Austria tells Merkel, 'We are not a migrant waiting room'

The Austrian government erupted against German Chancellor Angelea Merkel and her "open arms" policy toward migrants, saying that Austria had become Germany's "waiting room" as tens of thousands of refugees streamed across its border.

Daily Express:

Hans Peter Doskizil claims the beleaguered German chancellor's "welcoming" stance on refugees fleeing the Middle East is creating a new "attraction factor" for those hoping to relocate to Europe.

Mrs Merkel's open door policy was persuading thousands of migrants to try and cross Austria in the belief they will be welcomed in Germany, he said.

But he accused EU superpowers of “burying their head in the sand” and called for a "summit on deportation". 

In an interview with Austria's Krone newspaper, Mr Doskozil said: "It is a mystery to me why the right lessons have not been learned from the events of 2015."

As many as 1.5 million refugees entered Germany last year, carried in on a wave of euphoria by residents holding  "Refugees Welcome" banners as the they arrived in the country. 

But the public mood has shifted drastically since then, after events such as the mass sex attacks in Cologne on New Year's Eve and a Syrian migrant blowing himself up at a music festival near Ansbach. 

Optimism has been replaced by suspicion and anger, with regular reports of arson attacks on refugee shelters and a new wave of Neo-Nazism spreading across the nation. 

Mrs Merkel, who has repeatedly addressed the crisis with the mantra "we can do it", has seen her popularity nose-dive in the polls.

The anti-immigration party Alternative for Germany (AfD) is expected to make a strong showing at next months state elections, while a YouGov poll this month found 66 per cent of German's disagreed with the chancellor's boast. 

EU governments are now divided between Germany, France, and a few others who want the refugee flow to continue and Austria and most of Eastern Europe who want the migration to be severely curtailed. 

As far as the European population of ordinary people, they will make their feelings known at the ballot box where there have already been advances made by nationalist parties.

As for Chancellor Merkel, more than half the voters don't want her to run for a 4th term and her party is likely to get a shellacking at the polls next month. But the damage has already been done and Germany will be paying for this policy for decades to come.

 

The Austrian government erupted against German Chancellor Angelea Merkel and her "open arms" policy toward migrants, saying that Austria had become Germany's "waiting room" as tens of thousands of refugees streamed across its border.

Daily Express:

Hans Peter Doskizil claims the beleaguered German chancellor's "welcoming" stance on refugees fleeing the Middle East is creating a new "attraction factor" for those hoping to relocate to Europe.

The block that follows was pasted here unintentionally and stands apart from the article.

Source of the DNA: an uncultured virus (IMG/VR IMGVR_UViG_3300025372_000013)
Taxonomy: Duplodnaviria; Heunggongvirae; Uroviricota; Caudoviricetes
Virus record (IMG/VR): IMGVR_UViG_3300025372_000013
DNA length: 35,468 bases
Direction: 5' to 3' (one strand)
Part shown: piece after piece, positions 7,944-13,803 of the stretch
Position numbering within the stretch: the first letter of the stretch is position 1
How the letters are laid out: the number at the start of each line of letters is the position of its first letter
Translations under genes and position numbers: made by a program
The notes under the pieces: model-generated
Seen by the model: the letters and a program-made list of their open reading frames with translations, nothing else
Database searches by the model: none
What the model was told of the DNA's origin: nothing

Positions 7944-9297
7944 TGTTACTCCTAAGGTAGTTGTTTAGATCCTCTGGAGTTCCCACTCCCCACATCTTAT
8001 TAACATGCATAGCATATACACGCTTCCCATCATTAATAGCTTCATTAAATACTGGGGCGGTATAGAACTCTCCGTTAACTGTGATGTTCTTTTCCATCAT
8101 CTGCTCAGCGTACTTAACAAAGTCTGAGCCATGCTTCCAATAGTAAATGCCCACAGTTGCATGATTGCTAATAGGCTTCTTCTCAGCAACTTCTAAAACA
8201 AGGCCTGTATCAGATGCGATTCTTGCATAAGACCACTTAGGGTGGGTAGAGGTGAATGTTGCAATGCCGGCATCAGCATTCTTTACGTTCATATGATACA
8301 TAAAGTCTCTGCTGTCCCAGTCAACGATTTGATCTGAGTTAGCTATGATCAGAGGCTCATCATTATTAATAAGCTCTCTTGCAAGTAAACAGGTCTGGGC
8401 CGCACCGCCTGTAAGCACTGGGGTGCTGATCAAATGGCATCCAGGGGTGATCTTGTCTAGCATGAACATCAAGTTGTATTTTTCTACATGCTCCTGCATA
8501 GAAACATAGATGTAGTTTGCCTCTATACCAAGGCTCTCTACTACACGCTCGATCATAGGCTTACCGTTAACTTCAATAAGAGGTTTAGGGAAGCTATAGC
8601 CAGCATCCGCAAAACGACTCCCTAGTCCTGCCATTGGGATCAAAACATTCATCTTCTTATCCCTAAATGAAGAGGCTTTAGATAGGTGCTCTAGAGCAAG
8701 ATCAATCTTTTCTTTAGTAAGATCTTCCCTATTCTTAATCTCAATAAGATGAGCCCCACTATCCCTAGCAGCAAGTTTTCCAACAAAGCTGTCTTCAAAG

Mrs Merkel's open door policy was persuading thousands of migrants to try and cross Austria in the belief they will be welcomed in Germany, he said.

But he accused EU superpowers of “burying their head in the sand” and called for a "summit on deportation". 

In an interview with Austria's Krone newspaper, Mr Doskozil said: "It is a mystery to me why the right lessons have not been learned from the events of 2015."

As many as 1.5 million refugees entered Germany last year, carried in on a wave of euphoria by residents holding  "Refugees Welcome" banners as the they arrived in the country. 

But the public mood has shifted drastically since then, after events such as the mass sex attacks in Cologne on New Year's Eve and a Syrian migrant blowing himself up at a music festival near Ansbach. 

Optimism has been replaced by suspicion and anger, with regular reports of arson attacks on refugee shelters and a new wave of Neo-Nazism spreading across the nation. 

Mrs Merkel, who has repeatedly addressed the crisis with the mantra "we can do it", has seen her popularity nose-dive in the polls.

The anti-immigration party Alternative for Germany (AfD) is expected to make a strong showing at next months state elections, while a YouGov poll this month found 66 per cent of German's disagreed with the chancellor's boast. 

EU governments are now divided between Germany, France, and a few others who want the refugee flow to continue and Austria and most of Eastern Europe who want the migration to be severely curtailed. 

As far as the European population of ordinary people, they will make their feelings known at the ballot box where there have already been advances made by nationalist parties.

As for Chancellor Merkel, more than half the voters don't want her to run for a 4th term and her party is likely to get a shellacking at the polls next month. But the damage has already been done and Germany will be paying for this policy for decades to come.